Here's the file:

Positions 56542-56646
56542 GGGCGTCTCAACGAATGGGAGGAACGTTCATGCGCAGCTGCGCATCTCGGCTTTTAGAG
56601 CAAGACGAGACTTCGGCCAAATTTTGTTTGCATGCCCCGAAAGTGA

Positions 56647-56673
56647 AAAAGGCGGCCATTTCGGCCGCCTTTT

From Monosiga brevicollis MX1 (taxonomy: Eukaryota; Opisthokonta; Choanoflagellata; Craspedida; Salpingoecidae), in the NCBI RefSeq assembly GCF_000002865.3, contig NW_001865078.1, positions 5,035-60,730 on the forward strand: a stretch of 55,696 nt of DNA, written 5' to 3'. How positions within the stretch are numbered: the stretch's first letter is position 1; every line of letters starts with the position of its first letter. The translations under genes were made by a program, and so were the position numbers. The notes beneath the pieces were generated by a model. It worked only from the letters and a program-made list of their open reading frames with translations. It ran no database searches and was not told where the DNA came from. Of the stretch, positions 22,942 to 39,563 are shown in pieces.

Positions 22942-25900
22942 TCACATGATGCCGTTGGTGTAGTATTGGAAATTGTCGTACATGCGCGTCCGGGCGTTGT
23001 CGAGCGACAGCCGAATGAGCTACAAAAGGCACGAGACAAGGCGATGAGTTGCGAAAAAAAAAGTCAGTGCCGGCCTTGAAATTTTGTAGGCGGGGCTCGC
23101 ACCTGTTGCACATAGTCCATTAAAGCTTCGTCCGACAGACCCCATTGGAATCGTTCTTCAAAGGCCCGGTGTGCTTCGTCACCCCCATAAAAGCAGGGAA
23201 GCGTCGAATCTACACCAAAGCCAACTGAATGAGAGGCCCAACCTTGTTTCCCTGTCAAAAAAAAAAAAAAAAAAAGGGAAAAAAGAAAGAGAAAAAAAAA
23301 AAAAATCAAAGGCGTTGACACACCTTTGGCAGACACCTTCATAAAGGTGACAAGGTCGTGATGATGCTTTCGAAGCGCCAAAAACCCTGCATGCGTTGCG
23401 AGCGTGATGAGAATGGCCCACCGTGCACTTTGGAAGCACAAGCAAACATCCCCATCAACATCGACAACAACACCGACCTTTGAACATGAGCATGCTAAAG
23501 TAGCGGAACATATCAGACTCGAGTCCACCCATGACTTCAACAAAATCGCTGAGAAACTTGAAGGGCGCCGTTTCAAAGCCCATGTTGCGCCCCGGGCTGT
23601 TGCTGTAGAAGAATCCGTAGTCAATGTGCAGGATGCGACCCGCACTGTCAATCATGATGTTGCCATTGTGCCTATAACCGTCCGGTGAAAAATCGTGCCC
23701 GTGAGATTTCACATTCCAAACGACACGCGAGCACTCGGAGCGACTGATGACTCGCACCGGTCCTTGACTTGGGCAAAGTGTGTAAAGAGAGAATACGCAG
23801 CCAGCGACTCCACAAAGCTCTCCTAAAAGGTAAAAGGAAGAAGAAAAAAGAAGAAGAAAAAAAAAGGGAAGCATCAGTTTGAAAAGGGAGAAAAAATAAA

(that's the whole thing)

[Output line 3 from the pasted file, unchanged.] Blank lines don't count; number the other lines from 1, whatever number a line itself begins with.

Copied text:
56601 CAAGACGAGACTTCGGCCAAATTTTGTTTGCATGCCCCGAAAGTGA